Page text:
- (print FH $num+1, "\n") or die "can't write numfile: $!";
- close FH or die "can't close numfile: $!";
+ use Fcntl qw(:DEFAULT :flock);
+ sysopen(FH, "numfile", O_RDWR|O_CREAT) or die "can't open numfile: $!";
+ flock(FH, LOCK_EX) or die "can't flock numfile: $!";
+ $num = <FH> || 0;
+ seek(FH, 0, 0) or die "can't rewind numfile: $!";
+ truncate(FH, 0) or die "can't truncate numfile: $!";
+ (print FH $num+1, "\n") or die "can't write numfile: $!";
+ close FH or die "can't close numfile: $!";

Here's a much better web-page hit counter:

- $hits = int( (time() - 850_000_000) / rand(1_000) );
+ $hits = int( (time() - 850_000_000) / rand(1_000) );

If the count doesn't impress your friends, then the code might. :-)

@@ -664,20 +680,20 @@
If you're just trying to patch a binary, in many cases something as
simple as this works:

- perl -i -pe 's{window manager}{window mangler}g' /usr/bin/emacs
+ perl -i -pe 's{window manager}{window mangler}g' /usr/bin/emacs

However, if you have fixed sized records, then you might do something more
like this:

- $RECSIZE = 220; # size of record, in bytes
- $recno = 37; # which record to update
- open(FH, "+<somewhere") || die "can't update somewhere: $!";
- seek(FH, $recno * $RECSIZE, 0);
- read(FH, $record, $RECSIZE) == $RECSIZE || die "can't read record $recno: $!";
- # munge the record
- seek(FH, -$RECSIZE, 1);
- print FH $record;
- close FH;
+ $RECSIZE = 220; # size of record, in bytes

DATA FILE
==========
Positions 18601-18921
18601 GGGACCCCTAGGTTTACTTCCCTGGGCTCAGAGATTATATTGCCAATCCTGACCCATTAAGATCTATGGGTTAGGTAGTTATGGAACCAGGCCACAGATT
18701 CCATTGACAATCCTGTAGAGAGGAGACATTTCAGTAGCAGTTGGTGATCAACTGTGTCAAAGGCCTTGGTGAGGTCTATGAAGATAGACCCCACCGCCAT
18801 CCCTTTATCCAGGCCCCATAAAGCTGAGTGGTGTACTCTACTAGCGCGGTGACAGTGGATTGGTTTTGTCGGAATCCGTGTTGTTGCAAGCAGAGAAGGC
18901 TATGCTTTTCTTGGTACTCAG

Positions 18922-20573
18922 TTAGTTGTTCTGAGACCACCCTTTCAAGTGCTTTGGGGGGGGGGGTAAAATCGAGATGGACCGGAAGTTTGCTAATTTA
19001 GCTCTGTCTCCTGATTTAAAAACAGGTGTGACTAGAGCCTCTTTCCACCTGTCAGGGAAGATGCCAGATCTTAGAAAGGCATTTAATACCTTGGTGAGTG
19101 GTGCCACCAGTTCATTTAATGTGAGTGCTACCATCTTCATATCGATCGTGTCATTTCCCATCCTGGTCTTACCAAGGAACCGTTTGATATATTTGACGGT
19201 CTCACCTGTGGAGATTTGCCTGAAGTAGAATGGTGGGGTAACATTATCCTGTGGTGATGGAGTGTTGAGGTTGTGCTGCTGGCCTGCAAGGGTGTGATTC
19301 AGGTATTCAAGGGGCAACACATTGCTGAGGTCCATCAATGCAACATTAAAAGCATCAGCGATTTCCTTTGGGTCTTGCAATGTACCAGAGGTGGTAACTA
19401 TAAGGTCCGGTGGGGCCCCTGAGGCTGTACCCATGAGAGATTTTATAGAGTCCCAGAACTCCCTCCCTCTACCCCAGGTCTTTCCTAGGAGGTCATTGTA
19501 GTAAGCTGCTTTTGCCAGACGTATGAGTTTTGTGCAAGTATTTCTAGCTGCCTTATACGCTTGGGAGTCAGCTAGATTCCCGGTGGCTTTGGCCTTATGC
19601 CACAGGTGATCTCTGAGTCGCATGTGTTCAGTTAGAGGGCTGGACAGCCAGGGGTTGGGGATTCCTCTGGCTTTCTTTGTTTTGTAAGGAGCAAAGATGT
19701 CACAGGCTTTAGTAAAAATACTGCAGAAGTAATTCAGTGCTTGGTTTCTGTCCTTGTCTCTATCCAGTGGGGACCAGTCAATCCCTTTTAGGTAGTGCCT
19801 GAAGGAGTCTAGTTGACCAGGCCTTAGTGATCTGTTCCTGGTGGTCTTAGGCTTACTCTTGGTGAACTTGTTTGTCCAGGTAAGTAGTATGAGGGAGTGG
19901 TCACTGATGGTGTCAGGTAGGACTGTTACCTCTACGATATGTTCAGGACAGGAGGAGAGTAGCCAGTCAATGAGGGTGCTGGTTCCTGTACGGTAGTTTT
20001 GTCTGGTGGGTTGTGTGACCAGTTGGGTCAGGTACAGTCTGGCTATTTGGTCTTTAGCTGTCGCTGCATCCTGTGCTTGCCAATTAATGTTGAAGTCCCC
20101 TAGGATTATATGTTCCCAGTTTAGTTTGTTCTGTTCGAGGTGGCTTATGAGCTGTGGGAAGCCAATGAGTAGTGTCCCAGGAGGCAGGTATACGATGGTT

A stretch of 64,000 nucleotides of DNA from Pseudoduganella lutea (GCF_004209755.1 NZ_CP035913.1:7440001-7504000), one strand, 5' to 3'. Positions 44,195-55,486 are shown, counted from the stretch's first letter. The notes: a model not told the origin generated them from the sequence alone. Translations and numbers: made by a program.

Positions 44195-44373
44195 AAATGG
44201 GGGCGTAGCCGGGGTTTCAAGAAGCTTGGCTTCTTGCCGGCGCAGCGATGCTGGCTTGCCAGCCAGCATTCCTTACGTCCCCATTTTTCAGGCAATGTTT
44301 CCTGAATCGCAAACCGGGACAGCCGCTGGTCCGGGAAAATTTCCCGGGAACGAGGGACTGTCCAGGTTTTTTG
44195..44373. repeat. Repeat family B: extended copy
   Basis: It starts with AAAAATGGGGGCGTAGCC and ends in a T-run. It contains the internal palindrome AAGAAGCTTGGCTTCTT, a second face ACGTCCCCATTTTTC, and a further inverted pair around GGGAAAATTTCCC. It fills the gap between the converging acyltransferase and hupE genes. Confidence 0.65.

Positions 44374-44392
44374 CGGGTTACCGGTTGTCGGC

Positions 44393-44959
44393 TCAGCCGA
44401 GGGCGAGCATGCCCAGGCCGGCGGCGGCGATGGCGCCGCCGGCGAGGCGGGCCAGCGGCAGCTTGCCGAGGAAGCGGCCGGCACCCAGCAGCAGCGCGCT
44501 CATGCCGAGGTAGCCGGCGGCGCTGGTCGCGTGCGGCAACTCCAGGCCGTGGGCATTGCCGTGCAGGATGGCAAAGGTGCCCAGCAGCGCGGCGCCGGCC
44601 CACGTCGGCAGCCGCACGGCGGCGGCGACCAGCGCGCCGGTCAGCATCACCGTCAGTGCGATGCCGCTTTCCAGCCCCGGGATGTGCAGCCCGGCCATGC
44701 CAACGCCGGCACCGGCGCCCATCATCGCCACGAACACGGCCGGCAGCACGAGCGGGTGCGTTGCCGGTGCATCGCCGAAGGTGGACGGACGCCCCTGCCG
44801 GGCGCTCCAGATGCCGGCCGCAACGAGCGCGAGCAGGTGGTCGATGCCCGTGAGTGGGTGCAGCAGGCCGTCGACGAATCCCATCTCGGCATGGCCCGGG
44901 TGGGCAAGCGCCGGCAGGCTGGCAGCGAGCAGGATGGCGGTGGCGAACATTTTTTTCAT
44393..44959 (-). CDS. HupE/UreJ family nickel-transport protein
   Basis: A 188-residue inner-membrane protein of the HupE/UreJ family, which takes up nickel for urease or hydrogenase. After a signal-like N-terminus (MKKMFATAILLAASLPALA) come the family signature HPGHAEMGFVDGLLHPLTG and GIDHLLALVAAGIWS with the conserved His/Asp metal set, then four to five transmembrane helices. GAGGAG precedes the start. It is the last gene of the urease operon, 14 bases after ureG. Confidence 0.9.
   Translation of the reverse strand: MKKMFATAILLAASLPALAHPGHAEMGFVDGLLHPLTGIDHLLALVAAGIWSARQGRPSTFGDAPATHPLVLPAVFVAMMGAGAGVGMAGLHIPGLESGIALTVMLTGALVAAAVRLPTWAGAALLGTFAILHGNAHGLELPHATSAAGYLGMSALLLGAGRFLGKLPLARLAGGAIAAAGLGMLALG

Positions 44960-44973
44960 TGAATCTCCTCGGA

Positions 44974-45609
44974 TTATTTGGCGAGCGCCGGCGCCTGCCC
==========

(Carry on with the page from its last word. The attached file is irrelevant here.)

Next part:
+ $recno = 37; # which record to update
+ open(FH, "+<somewhere") || die "can't update somewhere: $!";
+ seek(FH, $recno * $RECSIZE, 0);
+ read(FH, $record, $RECSIZE) == $RECSIZE || die "can't read record $recno: $!";
+ # munge the record
+ seek(FH, -$RECSIZE, 1);
+ print FH $record;
+ close FH;

Locking and error checking are left as an exercise for the reader.
Don't forget them or you'll be quite sorry.
@@ -699,18 +715,18 @@

Here's an example:

- $write_secs = (stat($file))[9];
- printf "file %s updated at %s\n", $file,
+ $write_secs = (stat($file))[9];
+ printf "file %s updated at %s\n", $file,
scalar localtime($write_secs);

If you prefer something more legible, use the File::stat module
(part of the standard distribution in version 5.004 and later):

- # error checking left as an exercise for reader.
- use File::stat;
- use Time::localtime;
- $date_string = ctime(stat($file)->mtime);
- print "file $file updated at $date_string\n";
+ # error checking left as an exercise for reader.
+ use File::stat;
+ use Time::localtime;
+ $date_string = ctime(stat($file)->mtime);
+ print "file $file updated at $date_string\n";

The POSIX::strftime() approach has the benefit of being,
in theory, independent of the current locale. See L<perllocale>
@@ -724,12 +740,12 @@
read and write times from its first argument to all the rest
of them.

- if (@ARGV < 2) {
- die "usage: cptimes timestamp_file other_files ...\n";
- }
- $timestamp = shift;
- ($atime, $mtime) = (stat($timestamp))[8,9];
- utime $atime, $mtime, @ARGV;
+ if (@ARGV < 2) {
+ die "usage: cptimes timestamp_file other_files ...\n";
+ }
+ $timestamp = shift;
+ ($atime, $mtime) = (stat($timestamp))[8,9];
+ utime $atime, $mtime, @ARGV;

Error checking is, as usual, left as an exercise for the reader.

@@ -751,7 +767,7 @@
If you only have to do this once, you can print individually
to each filehandle.

- for $fh (FH1, FH2, FH3) { print $fh "whatever\n" }
+ for $fh (FH1, FH2, FH3) { print $fh "whatever\n" }

=head2 How can I read in an entire file all at once?
X<slurp> X<file, slurping>
@@ -761,24 +777,24 @@
use File::Slurp;

$all_of_it = read_file($filename); # entire file in scalar
- @all_lines = read_file($filename); # one line perl element
+ @all_lines = read_file($filename); # one line perl element